Welcoming Economies in the Rust Belt

Between 1870 and 1920, about 25 million immigrants arrived in America.  These immigrants were at the source of early 20th Century midwestern industrial innovation that propelled America’s industrial growth. These laborers and entrepreneurs contributed to the creation of Detroit automobiles and Pittsburgh steel, and they continue to be a significant part of the regions that serve as economic catalysts in today’s world.

The decline of the industrial economy resulted in Metropolitan regions across the Rust Belt experiencing slow or declining population growth and economic stagnation.  This is due in large part to the loss of manufacturing jobs resulting in crippled local economies, and the aging and out-migration of the native-born population, and many of these regions continue to struggle with these issues today.

In recent years, a movement of local immigrant-welcoming initiatives has grown. These initiatives are rooted in the fact that immigrant communities, together with long-time residents, help expand economic opportunities and revitalize regions economically, socially, and civicallyLocal governments and nonprofits in the Rust Belt region are developing policies, programs, and partnerships to infuse local economies with new businesses and talent, to attract and retain newcomers, and to be competitive in the global economy. Welcoming America provides a road map, support, and peer learning programs to help local governments and nonprofits seize the opportunity of immigration to grow our local economies. Check out some of our tools below, as well as research from national partners and members.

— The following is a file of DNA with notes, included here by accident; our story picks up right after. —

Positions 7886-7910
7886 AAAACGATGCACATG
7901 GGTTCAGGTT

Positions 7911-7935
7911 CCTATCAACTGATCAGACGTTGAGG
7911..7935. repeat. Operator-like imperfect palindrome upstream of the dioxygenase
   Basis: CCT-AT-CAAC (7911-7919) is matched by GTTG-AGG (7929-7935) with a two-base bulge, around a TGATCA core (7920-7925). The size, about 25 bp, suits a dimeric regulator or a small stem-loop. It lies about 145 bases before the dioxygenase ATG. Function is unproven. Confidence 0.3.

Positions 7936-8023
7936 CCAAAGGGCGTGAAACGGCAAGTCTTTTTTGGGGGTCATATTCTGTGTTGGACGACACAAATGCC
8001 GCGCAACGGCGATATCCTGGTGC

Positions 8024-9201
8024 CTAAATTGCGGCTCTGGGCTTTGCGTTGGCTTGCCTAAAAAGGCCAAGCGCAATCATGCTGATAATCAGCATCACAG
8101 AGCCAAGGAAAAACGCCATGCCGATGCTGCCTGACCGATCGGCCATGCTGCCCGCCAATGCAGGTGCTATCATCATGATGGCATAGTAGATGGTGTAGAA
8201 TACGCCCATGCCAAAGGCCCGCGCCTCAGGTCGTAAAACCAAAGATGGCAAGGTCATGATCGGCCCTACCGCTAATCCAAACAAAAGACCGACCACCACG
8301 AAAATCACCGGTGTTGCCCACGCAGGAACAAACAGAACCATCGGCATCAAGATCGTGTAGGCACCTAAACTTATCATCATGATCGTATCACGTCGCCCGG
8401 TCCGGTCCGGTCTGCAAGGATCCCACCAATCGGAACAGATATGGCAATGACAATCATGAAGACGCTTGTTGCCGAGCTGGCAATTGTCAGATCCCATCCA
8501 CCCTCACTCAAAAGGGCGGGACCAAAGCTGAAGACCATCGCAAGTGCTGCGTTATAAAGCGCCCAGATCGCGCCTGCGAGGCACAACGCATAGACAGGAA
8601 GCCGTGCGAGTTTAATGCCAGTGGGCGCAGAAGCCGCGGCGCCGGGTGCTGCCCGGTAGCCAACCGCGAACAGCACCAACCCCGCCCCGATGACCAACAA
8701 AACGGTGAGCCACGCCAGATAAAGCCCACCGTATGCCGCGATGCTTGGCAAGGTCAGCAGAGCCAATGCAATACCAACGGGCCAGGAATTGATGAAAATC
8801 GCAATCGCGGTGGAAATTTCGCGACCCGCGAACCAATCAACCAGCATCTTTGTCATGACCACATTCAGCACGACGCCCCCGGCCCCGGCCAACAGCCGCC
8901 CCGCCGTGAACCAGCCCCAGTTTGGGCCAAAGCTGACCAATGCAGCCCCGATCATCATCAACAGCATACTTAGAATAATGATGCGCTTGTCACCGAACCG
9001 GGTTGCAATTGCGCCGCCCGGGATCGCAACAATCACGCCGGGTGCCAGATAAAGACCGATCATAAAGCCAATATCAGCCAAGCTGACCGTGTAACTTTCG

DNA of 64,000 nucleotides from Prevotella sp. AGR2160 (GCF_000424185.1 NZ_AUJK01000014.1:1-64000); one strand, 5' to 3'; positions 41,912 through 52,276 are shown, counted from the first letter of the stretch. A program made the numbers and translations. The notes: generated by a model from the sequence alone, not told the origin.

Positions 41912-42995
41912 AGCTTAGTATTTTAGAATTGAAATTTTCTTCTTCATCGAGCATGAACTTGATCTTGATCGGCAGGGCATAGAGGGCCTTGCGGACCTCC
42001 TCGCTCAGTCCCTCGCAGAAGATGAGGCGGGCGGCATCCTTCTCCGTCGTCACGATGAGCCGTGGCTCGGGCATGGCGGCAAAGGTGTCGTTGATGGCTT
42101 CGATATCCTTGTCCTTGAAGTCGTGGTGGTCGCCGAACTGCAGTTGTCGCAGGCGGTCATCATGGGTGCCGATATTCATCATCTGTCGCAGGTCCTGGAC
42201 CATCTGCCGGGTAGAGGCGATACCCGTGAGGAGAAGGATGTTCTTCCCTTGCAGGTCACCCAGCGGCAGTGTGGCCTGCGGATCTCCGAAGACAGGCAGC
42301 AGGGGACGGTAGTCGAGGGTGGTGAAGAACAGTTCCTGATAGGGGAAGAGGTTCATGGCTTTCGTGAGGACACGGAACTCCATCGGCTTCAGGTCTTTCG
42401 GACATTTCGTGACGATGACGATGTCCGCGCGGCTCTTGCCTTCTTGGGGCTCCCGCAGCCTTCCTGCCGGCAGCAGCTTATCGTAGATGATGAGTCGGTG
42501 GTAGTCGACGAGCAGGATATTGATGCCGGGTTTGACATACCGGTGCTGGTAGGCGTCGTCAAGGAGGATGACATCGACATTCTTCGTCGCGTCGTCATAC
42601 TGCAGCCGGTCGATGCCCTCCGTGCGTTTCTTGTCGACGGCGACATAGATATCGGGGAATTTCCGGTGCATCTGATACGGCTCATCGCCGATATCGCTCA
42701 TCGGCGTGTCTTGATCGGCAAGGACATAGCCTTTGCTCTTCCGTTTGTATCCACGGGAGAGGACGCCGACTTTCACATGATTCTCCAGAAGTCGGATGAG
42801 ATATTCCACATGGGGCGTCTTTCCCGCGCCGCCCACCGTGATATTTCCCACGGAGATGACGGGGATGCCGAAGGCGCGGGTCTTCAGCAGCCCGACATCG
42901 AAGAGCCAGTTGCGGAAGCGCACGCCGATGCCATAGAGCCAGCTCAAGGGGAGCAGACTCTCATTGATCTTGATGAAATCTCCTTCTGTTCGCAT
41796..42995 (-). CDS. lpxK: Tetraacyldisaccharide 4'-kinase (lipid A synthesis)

What the Research Says